[0061] FIG. 9A shows that the CD71/Ter119 expression pattern for fetal liver cells from E14.5 embryos, revealing grossly normal erythropoiesis with these phenotypic markers. The mean percentages for the populations in each quadrant are shown in red (n=6 for fl/+ controls and n=4 for −/− mutants). The P>0.1 by a two-sided t-test for all gated populations analyzed.
[0062] FIG. 9B shows that the expression of the embryonic globins as a percentage of total mouse β-like globins for control mice (fl/+), BCL11A heterozygous (+/−), and null mice (−/−) at E14.5 (n=10, 14, 11 respectively).
[0063] FIG. 9C shows that the expression of the embryonic globins as a percentage of total mouse β-like globins at E18.5 (n=9, 9, 7 respectively).
[0064] FIG. 9D shows the immunohistochemistry was performed on E14.5 FLs from BCL11A fl/+ and −/− animals for the embryonic globin εγ. Representative sections at 40× magnification with a 10× objective lens are shown.
[0065] FIG. 9E shows similar IHC staining was performed for βh1 globin. In both cases robust expression is seen in the scattered erythroblasts of the FL in −/−, but not control mice.
[0066] FIG. 9F shows the expression of human β-globin locus genes for animals with the various BCL11A genotypes in the presence of the β-locus YAC transgene (YAC+) at E14.5 (n=4, 6, 4 for the fl/+, +/−, and −/− animals, respectively) and E18.5 (n=4, 7, 4). All γ- and β-globin levels for the different genotypes are significantly different (P<1×10−5 by a two-sided t-test). All data are plotted as the mean±the standard deviation of the measurement.
[0067] FIG. 10 shows the inability to recapitulate stress responses in adult β-YAC mice. Adult β-locus mice were induced with a variety of γ-globin stimulating responses.
[0068] FIG. 11 shows that BCL11A RNA is expressed in mouse definitive cells, but not primitive cells.
[0069] FIGS. 12A and 12B show that BCL11A −/− mice are morphologically normal and completely lack BCL11A protein expression in the fetal liver.
[0070] FIG. 12A are examples of control (fl/+) and mutant mice (−/−) from the same litter at E18.5. Mice were obtained in expected Mendelian ratios at E18.5 and the mutants were morphologically indistinguishable from control littermates.
[0071] FIG. 12B are protein expression of BCL11A data assessed in E18.5 fetal livers and showed reduced expression in heterozygous animals, with absent expression in null animals. GAPDH was analyzed as a loading control.
[0072] FIG. 13 shows that BCL11A −/− mice have normal phenotypic erythropoiesis at E18.5. Erythroid maturation was assessed using the markers CD71 and Ter-1 19 in the fetal livers of E18.5 animals (Sankaran, V. G., et al., 2008, Genes Dev 22, 463-475). The mean values in each quadrant are shown (n=9 for the controls and 7 for the null animals).
[0073] FIG. 14 shows that BCL11A −/− mice have normal erythroid morphology. Example cytospin preparations from single cell suspensions of the fetal liver stained with May-Grünwald-Giemsa stain are shown from E14.5 and E18.5. All images were viewed with a 10× objective and with the lens magnifications shown.
[0074] FIGS. 15A and 15B are histological analyses of fetal livers from BCL11A −/− mice revealing normal gross histology and morphological erythropoiesis.
[0075] FIG. 15A shows saggital sections are shown at low resolution and show that there are no gross histological abnormalities seen in these mice (at 5× magnification).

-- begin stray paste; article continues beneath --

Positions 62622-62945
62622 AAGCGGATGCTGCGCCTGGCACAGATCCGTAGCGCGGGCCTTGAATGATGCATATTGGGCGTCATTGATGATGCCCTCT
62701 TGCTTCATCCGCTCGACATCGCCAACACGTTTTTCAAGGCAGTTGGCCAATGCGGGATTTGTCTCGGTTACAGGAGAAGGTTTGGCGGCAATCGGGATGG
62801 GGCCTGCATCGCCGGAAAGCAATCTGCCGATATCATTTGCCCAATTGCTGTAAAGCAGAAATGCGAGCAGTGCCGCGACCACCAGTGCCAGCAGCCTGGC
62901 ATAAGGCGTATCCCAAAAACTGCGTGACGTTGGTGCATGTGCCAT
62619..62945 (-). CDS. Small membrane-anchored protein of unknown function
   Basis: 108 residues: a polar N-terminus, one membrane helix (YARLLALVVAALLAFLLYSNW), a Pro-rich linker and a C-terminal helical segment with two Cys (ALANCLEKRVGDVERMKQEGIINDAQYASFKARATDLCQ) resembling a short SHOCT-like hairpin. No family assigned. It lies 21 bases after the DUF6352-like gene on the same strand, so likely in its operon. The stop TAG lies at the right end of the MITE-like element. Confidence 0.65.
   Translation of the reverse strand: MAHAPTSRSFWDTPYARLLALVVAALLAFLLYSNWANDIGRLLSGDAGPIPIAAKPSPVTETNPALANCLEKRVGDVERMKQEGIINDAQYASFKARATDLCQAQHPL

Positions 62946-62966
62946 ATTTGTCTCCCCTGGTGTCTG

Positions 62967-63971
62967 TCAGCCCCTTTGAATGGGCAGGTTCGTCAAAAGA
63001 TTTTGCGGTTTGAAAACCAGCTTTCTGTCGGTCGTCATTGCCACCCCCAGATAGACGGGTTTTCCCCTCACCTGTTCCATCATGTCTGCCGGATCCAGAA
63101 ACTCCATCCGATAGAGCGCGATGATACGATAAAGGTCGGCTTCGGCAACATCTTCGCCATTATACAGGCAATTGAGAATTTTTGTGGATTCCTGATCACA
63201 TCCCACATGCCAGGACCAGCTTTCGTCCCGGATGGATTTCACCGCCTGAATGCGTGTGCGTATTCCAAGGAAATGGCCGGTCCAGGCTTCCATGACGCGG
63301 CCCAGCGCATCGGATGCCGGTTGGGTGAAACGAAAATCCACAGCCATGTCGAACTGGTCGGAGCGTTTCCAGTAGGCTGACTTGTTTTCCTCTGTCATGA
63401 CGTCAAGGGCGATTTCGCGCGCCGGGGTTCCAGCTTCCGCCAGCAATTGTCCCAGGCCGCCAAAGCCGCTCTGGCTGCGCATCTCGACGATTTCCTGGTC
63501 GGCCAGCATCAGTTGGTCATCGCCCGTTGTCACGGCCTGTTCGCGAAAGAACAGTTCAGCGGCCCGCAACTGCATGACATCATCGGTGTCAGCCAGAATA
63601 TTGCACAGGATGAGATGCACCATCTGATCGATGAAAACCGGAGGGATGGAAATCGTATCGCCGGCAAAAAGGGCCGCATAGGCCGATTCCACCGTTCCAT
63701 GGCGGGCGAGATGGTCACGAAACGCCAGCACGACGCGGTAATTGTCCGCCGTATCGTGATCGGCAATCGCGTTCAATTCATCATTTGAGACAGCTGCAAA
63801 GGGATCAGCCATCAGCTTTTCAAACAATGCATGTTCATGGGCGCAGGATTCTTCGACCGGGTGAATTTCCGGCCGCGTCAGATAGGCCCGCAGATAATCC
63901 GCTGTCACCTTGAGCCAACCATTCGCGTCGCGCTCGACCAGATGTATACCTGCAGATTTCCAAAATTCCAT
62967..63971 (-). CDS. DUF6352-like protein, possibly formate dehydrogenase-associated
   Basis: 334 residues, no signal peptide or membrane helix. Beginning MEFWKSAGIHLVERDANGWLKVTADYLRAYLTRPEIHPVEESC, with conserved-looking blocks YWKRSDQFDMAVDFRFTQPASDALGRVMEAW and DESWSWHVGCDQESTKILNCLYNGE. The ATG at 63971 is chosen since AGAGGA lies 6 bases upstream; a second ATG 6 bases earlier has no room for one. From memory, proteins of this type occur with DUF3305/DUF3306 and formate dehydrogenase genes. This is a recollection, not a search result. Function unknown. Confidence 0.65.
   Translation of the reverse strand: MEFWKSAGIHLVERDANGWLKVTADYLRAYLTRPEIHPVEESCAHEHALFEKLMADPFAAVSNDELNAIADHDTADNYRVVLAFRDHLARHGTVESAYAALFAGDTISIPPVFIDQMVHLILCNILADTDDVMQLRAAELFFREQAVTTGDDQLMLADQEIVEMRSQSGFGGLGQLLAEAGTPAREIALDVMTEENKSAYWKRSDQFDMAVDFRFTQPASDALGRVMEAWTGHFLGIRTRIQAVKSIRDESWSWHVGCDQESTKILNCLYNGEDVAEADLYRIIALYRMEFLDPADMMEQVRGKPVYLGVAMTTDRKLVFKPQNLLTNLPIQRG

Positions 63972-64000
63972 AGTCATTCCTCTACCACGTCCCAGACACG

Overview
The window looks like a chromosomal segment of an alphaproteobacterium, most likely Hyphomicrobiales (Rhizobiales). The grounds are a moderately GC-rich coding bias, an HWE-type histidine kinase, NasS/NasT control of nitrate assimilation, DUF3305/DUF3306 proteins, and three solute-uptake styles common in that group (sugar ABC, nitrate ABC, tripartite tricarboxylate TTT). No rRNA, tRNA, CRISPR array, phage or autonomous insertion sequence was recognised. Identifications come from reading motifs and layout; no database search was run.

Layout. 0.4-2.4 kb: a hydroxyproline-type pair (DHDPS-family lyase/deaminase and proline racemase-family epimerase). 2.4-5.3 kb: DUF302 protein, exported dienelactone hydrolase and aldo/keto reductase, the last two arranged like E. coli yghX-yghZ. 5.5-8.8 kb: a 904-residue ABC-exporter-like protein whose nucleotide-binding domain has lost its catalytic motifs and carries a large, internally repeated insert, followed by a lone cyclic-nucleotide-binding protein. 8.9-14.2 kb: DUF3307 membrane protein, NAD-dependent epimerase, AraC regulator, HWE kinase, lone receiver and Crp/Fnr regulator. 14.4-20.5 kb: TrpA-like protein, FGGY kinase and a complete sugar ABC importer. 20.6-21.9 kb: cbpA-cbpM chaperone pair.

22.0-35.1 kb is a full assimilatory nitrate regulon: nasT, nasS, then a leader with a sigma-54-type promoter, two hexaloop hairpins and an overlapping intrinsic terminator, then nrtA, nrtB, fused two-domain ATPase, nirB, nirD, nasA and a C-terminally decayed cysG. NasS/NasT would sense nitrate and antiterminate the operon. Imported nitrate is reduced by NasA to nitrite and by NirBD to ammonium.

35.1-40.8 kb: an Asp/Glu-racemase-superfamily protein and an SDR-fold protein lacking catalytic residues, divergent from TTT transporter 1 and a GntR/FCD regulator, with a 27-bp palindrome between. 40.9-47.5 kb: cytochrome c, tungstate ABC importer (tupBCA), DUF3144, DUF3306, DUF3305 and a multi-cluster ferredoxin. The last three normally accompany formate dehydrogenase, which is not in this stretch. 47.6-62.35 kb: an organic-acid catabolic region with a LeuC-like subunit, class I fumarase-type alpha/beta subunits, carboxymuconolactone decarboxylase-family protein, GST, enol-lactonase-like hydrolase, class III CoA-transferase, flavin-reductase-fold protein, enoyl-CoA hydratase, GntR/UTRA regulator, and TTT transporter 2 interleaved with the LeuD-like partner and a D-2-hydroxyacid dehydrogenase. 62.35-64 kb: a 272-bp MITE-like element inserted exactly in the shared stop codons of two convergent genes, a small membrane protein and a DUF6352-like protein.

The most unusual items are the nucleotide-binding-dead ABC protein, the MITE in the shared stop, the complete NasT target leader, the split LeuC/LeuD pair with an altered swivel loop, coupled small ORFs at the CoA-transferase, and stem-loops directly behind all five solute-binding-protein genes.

[0076] FIG. 15B shows histological sections stained with hematoxylin and eosin (H&E) are shown at two magnifications (10× objective with a 40× lens) from E14.5 and E18.5 fetal livers. These sections reveal clusters of erythroblasts within the fetal liver that appear to be similar in quantity and morphologically normal.
[0077] FIGS. 16A and 16B show that BCL11A −/− have an upregulation of embryonic globins in the fetal liver.
[0078] FIG. 16A shows the relative RNA expression of the β-like globin genes is shown for controls (BCL11A fl/+), heterozygous animals (BCL11A −/+), and null animals (BCL11A −/−) at E14.5 (n=10, 14, 11 for these groups, respectively). Additionally the relative expression of BCL11A RNA is shown. The relative expression is normalized with respect to GAPDH (with GAPDH set to a value of 1). All data is shown as the mean±the standard error of the measurement.
[0079] FIG. 16B shows the relative RNA expression (normalized to GAPDH) of the β-like globin genes for controls, heterozygous animals, and null animals at E18.5 (n=9, 9, 7 for these groups, respectively). All data is shown as the mean±the standard deviation.
[0080] FIG. 17 is the immunohistochemistry of BCL11A −/− mice showing an upregulation of embryonic globins in the fetal liver. Immunohistochemistry was performed on E18.5 FLs from BCL11A fl/+ and −/− animals for the embryonic globin βh1. Representative sections at 40× magnification with a 10× objective lens are shown. Similar IHC staining was performed for εγ globin as labeled in the figure.
[0081] FIG. 18A displays the percentages for all the human β-like globin genes±the standard deviation at E14.5 in β-Locus mice crosses with BCL11A mutant mice.
[0082] FIG. 18B displays the percentages for all the human β-like globin genes±the standard deviation at E18.5, in β-Locus mice crosses with BCL11A mutant mice. All γ- and β-globin levels for the different genotypes are significantly different (P<1×10−5 by a two-sided t-test).
[0083] FIG. 19 show that BCL11A occupies discrete regions in the human β-globin locus in adult erythroid progenitors. The human β-globin locus is depicted at the top with regions showing significant binding shaded in gray in the histogram plot below. The results are depicted as the mean with the standard deviation as error bars (n=3 per group).